Section of Plant Pathology and Nematology, Department of Botany, Aligarh Muslim University, Aligarh, 202002, India
Agriculture sector depends heavily on its major crops that play a very pivotal role in the economy of the country and its development. Many pests and pathogens attack the crops and cause serious infections and diseases which deteriorate the quality of crops and lead towards the poor yield.
Root-knot nematode scientifically known as Meloidogyne incognita is a plant-parasitic nematode which is a potential threat for more than 2000 plant speices1. M. incognita invades plants and infects the roots of many cultivated crops which lead to a significant yield loss2. It causes various metabolic alterations in the host. These alterations may occur at the cellular, physiological as well as the biochemical level that ultimately affect proper growth and development of the plant.
Moreover, Meloidogyne infection can induce changes in the concentration of chlorophyll pigment, protein, and oil contents3. This pathogen is also reported to lessen the photosynthetic rates in tomato and bean leaves4.
In addition, scientists found that protein contents and quantity of free amino acids get reduced while on the other hand, amides show amplification after inoculation of this pathogen into susceptible as well as resistant cultivars5.
Considering this situation, scientists decided to design new research in order to evaluate the consequence of different initial population densities of Meloidogyne incognita on growth as well as biochemical parameters of leguminous plant mung bean (Vigna radiate) under greenhouse conditions. For this purpose, research team inoculated the root-knot nematode in the tested plant at different inoculums levels i.e., 0 (control), 200, 400, 800 and 1,600 at the rate of 1.5 kg of soil/pot6.
At the end of this experiment, scientists noticed a significant reduction in plant length, leaf area, fresh and dry weight, seed protein, chlorophyll, nitrogenase as well as leghaemoglobin contents in the root nodules, whereas at elevated inoculums levels the reduction was more obvious and significant. Moreover, the protein content also exhibited a major decline in the seeds of mung bean after inoculation with the nematode.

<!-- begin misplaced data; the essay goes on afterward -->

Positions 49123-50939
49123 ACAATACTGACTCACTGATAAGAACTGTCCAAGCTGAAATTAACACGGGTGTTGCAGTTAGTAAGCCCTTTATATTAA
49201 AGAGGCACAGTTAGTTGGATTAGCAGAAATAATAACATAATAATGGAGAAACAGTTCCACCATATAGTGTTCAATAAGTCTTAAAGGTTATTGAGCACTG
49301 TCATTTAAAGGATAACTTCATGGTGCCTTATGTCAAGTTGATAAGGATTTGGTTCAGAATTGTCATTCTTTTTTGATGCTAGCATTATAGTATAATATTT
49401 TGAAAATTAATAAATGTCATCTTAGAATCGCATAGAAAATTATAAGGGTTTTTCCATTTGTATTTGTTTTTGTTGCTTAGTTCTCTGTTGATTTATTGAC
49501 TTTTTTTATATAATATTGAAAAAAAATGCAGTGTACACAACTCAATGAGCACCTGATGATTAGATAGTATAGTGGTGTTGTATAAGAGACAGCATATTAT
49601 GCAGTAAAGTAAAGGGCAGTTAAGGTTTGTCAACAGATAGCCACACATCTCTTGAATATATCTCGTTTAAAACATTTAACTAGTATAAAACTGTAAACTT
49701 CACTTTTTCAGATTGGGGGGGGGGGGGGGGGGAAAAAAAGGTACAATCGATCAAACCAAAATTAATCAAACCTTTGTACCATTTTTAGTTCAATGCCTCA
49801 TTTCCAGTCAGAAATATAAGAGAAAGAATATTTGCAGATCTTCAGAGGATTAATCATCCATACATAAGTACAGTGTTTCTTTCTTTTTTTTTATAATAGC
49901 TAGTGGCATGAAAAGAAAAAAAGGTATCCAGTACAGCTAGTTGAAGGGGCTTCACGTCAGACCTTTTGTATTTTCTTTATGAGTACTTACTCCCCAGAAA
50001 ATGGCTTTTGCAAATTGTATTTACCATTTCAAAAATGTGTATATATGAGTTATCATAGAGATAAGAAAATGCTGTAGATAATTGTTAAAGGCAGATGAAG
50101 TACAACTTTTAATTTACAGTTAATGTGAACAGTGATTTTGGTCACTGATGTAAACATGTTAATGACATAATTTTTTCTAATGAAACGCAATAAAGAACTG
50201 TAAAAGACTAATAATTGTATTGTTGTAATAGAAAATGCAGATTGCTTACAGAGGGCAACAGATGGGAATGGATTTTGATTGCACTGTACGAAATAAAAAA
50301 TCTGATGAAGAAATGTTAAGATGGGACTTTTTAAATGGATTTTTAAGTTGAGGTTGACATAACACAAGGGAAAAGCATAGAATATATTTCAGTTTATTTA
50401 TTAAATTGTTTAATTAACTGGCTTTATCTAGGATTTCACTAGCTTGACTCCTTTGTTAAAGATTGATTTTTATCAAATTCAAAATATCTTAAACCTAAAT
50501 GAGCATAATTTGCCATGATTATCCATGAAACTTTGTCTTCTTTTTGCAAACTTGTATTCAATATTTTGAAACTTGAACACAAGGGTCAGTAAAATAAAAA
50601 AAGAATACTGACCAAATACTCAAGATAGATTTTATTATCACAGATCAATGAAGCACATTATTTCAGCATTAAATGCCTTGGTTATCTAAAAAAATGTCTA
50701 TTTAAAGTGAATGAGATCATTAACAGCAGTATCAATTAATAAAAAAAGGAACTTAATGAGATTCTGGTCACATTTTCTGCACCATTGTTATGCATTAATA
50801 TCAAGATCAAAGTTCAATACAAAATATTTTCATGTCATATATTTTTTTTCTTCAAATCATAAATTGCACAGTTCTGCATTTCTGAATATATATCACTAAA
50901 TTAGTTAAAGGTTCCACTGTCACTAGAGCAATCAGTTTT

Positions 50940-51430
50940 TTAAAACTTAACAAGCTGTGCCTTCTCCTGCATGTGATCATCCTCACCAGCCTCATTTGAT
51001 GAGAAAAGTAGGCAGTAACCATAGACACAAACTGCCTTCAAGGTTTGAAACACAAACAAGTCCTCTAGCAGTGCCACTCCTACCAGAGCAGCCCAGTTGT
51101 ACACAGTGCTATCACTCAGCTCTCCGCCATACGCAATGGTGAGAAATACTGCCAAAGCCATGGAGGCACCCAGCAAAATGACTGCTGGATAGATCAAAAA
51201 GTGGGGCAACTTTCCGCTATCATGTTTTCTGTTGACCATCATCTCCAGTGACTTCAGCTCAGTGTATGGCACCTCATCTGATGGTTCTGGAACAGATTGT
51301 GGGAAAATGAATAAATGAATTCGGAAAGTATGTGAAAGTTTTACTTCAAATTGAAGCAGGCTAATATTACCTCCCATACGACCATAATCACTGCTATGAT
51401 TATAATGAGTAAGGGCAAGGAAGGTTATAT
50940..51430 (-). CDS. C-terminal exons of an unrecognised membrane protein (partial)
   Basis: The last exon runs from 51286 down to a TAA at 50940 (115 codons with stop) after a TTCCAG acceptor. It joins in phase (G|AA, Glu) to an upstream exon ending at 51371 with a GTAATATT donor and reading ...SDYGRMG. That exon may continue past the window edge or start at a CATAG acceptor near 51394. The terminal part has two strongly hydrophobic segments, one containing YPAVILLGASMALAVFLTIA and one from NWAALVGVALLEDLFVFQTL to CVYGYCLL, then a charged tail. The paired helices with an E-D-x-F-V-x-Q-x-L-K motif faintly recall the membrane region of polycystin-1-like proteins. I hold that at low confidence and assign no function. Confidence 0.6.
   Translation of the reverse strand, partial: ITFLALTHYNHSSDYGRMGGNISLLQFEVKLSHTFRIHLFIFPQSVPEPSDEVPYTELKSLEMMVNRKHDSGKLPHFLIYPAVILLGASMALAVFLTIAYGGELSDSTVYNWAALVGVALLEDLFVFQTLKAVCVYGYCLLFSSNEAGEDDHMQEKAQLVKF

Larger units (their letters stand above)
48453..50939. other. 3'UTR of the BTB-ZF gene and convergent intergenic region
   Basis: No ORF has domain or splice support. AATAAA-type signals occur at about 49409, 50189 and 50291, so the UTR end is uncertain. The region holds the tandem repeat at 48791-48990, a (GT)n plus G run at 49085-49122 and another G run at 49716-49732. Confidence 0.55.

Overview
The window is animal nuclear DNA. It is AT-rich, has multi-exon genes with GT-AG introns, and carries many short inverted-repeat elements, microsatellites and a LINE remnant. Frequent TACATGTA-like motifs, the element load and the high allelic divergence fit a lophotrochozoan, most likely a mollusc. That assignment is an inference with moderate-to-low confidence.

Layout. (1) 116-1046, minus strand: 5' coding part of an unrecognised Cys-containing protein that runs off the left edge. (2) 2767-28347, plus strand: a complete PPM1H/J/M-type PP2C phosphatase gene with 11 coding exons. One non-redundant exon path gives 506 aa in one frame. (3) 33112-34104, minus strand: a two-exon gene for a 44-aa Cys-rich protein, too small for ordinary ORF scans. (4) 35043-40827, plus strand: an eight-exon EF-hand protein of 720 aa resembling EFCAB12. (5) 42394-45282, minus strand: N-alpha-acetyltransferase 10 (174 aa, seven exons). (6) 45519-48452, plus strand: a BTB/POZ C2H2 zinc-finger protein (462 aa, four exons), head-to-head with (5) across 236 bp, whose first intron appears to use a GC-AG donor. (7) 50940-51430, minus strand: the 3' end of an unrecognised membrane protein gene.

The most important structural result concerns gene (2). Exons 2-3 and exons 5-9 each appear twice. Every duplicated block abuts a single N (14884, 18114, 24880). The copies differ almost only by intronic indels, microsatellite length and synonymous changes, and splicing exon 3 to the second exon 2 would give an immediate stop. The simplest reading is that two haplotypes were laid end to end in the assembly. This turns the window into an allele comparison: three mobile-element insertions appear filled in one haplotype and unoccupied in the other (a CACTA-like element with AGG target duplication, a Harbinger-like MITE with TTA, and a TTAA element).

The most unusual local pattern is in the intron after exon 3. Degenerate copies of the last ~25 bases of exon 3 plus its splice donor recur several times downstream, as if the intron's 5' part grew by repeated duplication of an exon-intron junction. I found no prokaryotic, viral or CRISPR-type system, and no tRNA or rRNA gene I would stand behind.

Conclusively, amplification in inoculums level of M. incognita leads towards a progressive decrease in growth as well as biochemical parameters of the crop. This research will help other researchers to assess the nature of damage due to this nematode and to plan a valid strategy for its integrated management.
- Mangala, R. and S. Mauria, 2006. Handbook of Agriculture: Facts and Figures for Farmers, Students and all Interested in Farming. 6th Edn., Directorate of Information and Publications of Agriculture, Indian Council of Agricultural Research (ICAR), New Delhi, India, Pages: 1346.
- Trudgill, D.L. and V.C. Blok, 2001. Apomictic, polyphagous root-knot nematodes: Exceptionally successful and damaging biotrophic root pathogens. Annu. Rev. Phytopathol., 39: 53-77
- Vashishth, K., M. Fazal, M. Imran, M.M.A. Raza and Z.A. Siddiqui, 1994. Morphological and biochemical response of blackgram cultivars of Meloidogyne incognita. Ann. Plant Prot. Sci., 2: 13-18.
- Loveys, B.R. and A.F. Bird, 1973. The influence of nematodes on photosynthesis in tomato plants. Physiol. Plant Pathol., 3: 525-529
- Mohanty, K.C. and A.K. Pradhan, 1989. Quantitative estimation of free aminoacids and amides in resistant and susceptible greengram varieties inoculated with root-knot nematode, Meloidogyne incognita. Indian J. Nematol., 19: 74-76
- Abbasi and Hisamuddin, 2014. Effect of different inoculum levels of meloidogyne incognita on growth and biochemical parameters of Vigna radiate. Asian J. Nematol., 3: 15-20
How to cite this article:
Abbasi , 2020. Meloidogyne incognita: A Devastating Plant Parasitic Nematode. Asian Journal of Emerging Research, 2(4): 172-173.